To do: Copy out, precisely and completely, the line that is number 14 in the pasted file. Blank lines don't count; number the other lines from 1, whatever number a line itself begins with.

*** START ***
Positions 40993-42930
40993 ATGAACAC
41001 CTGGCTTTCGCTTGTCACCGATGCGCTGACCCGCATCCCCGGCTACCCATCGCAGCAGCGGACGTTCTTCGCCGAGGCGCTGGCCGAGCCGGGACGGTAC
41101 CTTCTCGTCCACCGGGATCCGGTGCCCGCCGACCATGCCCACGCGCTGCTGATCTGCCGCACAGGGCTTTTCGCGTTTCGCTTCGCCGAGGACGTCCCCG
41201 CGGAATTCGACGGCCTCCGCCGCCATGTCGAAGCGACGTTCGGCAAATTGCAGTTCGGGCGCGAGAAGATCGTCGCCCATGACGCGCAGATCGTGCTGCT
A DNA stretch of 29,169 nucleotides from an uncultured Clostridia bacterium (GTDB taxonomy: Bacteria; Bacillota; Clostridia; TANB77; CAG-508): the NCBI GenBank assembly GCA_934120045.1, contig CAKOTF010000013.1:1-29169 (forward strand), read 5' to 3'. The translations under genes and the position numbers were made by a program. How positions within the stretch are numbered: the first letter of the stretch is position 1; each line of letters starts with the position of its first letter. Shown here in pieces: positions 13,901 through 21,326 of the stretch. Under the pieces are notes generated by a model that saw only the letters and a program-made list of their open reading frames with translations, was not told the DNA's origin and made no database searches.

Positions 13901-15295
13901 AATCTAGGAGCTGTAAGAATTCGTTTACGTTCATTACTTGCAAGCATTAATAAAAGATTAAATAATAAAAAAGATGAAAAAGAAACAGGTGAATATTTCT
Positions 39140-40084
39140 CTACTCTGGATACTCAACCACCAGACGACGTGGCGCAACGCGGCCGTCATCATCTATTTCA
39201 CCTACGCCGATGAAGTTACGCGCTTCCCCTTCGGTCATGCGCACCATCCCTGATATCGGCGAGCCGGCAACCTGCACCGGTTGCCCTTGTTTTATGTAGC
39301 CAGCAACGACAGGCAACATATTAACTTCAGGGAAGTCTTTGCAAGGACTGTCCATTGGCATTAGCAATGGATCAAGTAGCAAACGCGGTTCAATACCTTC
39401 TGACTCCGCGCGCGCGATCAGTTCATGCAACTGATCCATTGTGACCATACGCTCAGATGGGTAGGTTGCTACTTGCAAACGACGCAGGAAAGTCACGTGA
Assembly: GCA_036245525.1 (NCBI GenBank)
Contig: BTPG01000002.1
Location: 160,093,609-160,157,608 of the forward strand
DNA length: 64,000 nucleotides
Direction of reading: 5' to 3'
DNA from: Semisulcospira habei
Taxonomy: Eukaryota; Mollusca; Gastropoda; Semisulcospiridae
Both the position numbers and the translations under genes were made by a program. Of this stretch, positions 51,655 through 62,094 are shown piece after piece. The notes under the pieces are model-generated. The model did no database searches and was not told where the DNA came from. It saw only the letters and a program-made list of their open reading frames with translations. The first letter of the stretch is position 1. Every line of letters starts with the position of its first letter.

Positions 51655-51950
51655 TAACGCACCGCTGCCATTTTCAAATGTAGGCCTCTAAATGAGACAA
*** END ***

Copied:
Assembly: GCA_036245525.1 (NCBI GenBank)